This is a global market. We are very confident of getting the partners together.”
It was back to square one for Mike Jones after Impala Platinum (Implats) decided in June not to plump for a lead role in PTM’s Waterberg Project, an enormous palladium-rich deposit in South Africa’s Limpopo province, with a matching enormous capital development cost of about $617m. To be honest, the writing was on the wall regarding Implats’s participation in the Waterberg project. First Implats CEO, Nico Muller, hemmed and hawed over the project’s lengthy lead times and his firm’s need to start producing sustainable dividends. And then Implats put its money where Muller's mouth (and mind) was, bidding C$1bn for North American Platinum in October 2019.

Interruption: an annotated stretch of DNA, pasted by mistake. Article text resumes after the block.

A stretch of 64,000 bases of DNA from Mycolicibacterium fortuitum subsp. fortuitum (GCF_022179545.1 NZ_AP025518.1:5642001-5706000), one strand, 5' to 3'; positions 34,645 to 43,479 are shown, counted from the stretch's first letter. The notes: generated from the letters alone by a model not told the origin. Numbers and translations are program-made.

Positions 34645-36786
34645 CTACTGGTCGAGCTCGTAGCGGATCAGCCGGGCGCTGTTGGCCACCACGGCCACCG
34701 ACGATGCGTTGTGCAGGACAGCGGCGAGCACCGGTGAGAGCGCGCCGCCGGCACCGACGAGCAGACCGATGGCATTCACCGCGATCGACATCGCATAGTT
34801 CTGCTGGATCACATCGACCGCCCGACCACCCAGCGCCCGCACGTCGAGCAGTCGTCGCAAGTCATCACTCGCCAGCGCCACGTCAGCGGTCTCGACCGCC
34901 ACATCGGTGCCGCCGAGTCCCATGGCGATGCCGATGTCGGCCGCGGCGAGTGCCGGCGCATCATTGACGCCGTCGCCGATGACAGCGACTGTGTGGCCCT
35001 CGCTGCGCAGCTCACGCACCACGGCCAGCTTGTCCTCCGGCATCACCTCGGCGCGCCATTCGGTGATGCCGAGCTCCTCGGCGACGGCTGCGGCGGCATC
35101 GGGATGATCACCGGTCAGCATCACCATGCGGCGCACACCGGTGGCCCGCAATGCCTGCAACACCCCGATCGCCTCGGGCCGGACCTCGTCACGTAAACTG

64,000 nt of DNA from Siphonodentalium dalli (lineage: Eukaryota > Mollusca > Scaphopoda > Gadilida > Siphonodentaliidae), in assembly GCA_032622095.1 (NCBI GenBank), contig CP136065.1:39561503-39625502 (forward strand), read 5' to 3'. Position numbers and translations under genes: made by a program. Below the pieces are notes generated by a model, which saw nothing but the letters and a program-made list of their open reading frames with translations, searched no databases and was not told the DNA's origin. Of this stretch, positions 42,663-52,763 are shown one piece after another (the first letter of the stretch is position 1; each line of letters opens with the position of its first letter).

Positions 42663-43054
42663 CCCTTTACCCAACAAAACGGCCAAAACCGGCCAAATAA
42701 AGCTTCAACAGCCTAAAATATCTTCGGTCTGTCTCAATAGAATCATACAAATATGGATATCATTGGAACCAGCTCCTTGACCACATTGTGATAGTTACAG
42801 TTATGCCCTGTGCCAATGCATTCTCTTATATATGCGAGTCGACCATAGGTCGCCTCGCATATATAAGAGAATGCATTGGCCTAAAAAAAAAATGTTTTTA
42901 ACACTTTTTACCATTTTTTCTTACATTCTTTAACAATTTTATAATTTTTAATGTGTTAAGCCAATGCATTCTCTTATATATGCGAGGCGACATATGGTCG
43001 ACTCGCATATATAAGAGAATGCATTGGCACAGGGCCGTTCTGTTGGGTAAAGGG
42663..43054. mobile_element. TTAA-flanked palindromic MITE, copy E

Undeterred, Jones says the global market place is wide enough for new suitors. Discussions are continuing apace with new potential partners, he says - adding that under President Cyril Ramaphosa, South Africa has become a lot more desirable a destination for investors. As for the palladium price, that speaks for itself.
In the meantime, PTM is keeping afloat through regular share issues. Jones is also picking through potential off-take agreements for Waterberg production - scoped at 420,000 ounces of platinum group metals by 2027 after producing first concentrate in 2023. This will be crucial to the financing project. For the record, Implats has a matching right on any proposed off-take deal. Implats will also protect its existing 15% stake in the project which is a good sign for Jones & Team. It is “a strong asset that may come into play,” says Muller.
These operational victories, he reminds us, proves PTM’s Waterberg will become more than concept. Although he concedes to having “the lash marks” following the failure of PTM’s Maseve project, sold to Royal Bafokeng Platinum in 2019.
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